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About zugu

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  1. Of course it's not emulated, it's cracked. 'Emulation' will be the term to use 10 years from now, when general purpose PCs will be able to run the Type X2 configuration in software and when the MAME guys will have written and incorporated the Type X2 driver in their emulator. I still don't know what the current situation is. Has the whole platform been cracked, or this just one game (OK, expansion)? The web is not very helpful to me: most of the news article talk about this one incident. Interestingly, someone on another forum said unencrypted bootlegs of Taito Type X2 games have been floating around some USA-based arcades for quite some time. Now I'm really confused.
  2. Fresh news, everyone! It would seem some game called "BlazBlue: Calamity Trigger", running on Type X2 hardware has been cracked. At the moment, I don't really know whether the whole Type X2 security framework has been cracked, or just this one game. I wonder what consequences will this have.
  3. Hello everyone, I've been following the progress of arcade emulation in the past 3 years and lots of good things happened. CPS3 has been emulated, NAOMI emulation is making huge progress at the moment and so on. However, it's clear that there's an industry shift towards PC based architectures and commodity hardware for arcade boards. In the last decade, most commercial game consoles had arcade counterparts (Sega Dreamcast - NAOMI, Microsoft Xbox - Chihiro etc.). Now we also have custom PCs used as arcade boards (Taito Type X, X+, X2, Sega Lindbergh, Europa-R, Ringedge etc.) PC-based boards are much, much more cheaper - standard hardware (Intel, AMD, Nvidia) and development tools (DirectX, anyone?), easy porting, seamless hardware upgrades and countless other advantages. I do believe Sega, Taito and other arcade manufacturers will eventually completely switch to custom PCs. When the emulator developers will eventually tackle these PC-based arcade boards, how will they proceed? As far as I can think, there are two alternatives. 1. Emulate the whole stack: PC BIOS, standard PC hardware, operating system, custom proprietary hardware. Basically a virtual machine, like Virtualbox or VMware, only slightly customized in order to emulate specific hardware used in the arcade board. PC hardware is well understood, anyone can download and use free virtual machine software, so it's a problem of cracking the protections and tweaking the VM. (3d support in VM software is currently at the experimental stage, but it will eventually get much better, to the point of cherry-picking the video hardware to emulate). Purists, like MAME, will probably want to follow this path and create a driver for the whole thing. Of course, the downside is long development time, hardware beasts needed to emulate recent Intel processors and powerful graphic cards etc. 2. Just crack the protections and implement some compatibility layer, so that the games will run on today's computers. Recent Windows operating systems are backwards compatible, so technically there's no reason these arcade games won't run on your Windows XP/Vista/7 box, except for the protections implemented by the manufacturer (i.e. USB security dongle and custom proprietary I/O board in the case of Taito Type X). Crack the protections and free the games! If this is achieved, everyone with a decent computer will be able to play the games at decent framerates. Yet, this is not emulation. Maybe I don't know what the hell I'm talking about, but I do believe this is a legitimate question, after all. As far as the emulation scene is concerned, are PC-based arcade boards a blessing or a curse? Will they make things easier or the opposite?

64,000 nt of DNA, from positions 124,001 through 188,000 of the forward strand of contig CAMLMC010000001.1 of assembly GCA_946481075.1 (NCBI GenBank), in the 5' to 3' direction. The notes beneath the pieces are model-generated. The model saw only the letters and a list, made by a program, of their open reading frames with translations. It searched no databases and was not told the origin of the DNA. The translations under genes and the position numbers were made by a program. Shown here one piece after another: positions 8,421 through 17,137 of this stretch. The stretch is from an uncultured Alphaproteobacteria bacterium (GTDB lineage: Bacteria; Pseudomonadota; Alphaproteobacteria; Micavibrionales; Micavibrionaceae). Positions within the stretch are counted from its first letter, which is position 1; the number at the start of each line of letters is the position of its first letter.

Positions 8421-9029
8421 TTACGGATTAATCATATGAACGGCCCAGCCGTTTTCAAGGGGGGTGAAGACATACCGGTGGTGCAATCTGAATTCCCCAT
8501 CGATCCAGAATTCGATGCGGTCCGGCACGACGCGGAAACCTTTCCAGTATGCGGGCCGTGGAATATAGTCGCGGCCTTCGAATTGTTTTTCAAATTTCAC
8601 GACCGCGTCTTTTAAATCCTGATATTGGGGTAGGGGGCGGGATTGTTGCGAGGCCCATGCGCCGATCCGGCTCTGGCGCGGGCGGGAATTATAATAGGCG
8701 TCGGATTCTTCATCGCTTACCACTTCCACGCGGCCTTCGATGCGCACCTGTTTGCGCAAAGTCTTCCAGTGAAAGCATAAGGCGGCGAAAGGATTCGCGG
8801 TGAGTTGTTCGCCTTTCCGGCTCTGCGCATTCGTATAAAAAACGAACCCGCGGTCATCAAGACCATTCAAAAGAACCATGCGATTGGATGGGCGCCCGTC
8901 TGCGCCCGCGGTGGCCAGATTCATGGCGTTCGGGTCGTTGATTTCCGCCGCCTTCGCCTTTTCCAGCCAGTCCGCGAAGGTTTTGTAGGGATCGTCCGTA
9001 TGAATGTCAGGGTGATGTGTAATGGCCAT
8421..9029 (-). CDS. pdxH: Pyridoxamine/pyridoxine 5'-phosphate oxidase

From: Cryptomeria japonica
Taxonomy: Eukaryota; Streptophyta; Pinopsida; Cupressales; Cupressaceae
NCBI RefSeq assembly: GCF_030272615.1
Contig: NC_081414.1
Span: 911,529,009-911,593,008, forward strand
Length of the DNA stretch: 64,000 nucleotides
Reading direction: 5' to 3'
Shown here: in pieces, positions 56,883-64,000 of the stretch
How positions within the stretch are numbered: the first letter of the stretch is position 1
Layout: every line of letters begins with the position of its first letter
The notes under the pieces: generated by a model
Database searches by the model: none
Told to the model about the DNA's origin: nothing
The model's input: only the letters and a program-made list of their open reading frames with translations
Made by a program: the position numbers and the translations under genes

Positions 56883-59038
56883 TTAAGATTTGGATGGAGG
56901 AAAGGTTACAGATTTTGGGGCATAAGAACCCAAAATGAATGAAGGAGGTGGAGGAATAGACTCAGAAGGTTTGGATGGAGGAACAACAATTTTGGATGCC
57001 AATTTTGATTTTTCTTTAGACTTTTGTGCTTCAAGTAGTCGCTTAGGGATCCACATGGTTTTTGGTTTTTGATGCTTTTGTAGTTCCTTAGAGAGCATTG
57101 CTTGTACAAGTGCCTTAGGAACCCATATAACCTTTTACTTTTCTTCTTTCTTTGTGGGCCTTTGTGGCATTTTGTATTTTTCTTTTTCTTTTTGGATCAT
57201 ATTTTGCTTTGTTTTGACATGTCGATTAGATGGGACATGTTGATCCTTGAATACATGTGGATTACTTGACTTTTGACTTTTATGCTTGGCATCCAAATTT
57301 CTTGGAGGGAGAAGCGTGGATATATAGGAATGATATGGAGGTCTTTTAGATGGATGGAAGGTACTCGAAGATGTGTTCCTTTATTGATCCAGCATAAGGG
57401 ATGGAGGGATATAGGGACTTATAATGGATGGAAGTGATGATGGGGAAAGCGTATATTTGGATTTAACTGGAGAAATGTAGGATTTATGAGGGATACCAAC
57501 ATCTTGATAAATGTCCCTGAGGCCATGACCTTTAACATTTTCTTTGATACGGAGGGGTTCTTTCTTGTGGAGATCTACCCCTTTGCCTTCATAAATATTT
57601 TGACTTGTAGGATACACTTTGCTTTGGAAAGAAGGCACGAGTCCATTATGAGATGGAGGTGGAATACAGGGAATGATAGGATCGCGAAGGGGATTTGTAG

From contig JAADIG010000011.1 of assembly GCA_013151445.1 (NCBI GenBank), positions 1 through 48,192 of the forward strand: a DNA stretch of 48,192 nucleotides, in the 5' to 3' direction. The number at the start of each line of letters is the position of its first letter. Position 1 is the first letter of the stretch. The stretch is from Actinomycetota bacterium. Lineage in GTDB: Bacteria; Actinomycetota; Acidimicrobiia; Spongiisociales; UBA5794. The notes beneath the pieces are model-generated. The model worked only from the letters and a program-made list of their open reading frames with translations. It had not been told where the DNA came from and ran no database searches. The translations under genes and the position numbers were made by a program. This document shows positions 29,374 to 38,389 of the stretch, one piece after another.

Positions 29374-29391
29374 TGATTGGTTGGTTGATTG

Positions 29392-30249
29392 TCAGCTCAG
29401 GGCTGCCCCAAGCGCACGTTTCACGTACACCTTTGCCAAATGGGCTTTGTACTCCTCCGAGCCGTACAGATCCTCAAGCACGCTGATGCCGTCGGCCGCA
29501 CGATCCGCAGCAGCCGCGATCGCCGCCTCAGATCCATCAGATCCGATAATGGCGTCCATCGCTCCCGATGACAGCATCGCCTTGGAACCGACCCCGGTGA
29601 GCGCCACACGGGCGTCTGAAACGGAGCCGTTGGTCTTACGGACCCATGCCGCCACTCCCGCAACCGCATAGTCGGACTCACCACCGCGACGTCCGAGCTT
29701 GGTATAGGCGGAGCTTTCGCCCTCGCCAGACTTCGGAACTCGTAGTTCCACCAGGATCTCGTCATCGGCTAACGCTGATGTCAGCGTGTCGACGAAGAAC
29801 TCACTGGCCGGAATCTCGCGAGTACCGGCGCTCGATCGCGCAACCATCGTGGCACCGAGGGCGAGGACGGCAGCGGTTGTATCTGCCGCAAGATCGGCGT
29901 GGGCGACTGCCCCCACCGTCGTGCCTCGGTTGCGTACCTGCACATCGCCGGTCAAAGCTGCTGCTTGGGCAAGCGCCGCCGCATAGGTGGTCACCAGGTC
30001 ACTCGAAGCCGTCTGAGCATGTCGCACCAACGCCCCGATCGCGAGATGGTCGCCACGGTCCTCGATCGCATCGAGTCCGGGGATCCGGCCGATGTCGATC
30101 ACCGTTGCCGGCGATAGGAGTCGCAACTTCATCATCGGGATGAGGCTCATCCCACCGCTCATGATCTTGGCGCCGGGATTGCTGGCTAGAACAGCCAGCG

4. Hello, guys. I am kind of a newbie here, but I watch these forums for a long time. Here's my problem: I have GGXXR. I put the CD in my CD-ROM drive and the setup begins (I HAVE DirectX, latest version, I HAVE 10 GB free on my HDD and I meet all the requirements for the game to run). Then the Windows Installer is "Preparing to Install..." for 5-7 minutes, and in the end a nice tiny window appears telling me that the package might be corrupted. And, of course, the nice tiny little "OK" button. First I really thought that the package might be invalid. So I downloaded the game again, from other source... same problem... and from another source... and... No matter what I do, I receive the same error. I use Windows 98SE. When I tried it on XP it worked. But the game producers say that it should work just fine on 98 and 98SE. So, what can I do to make it work on 98SE? Thank you.
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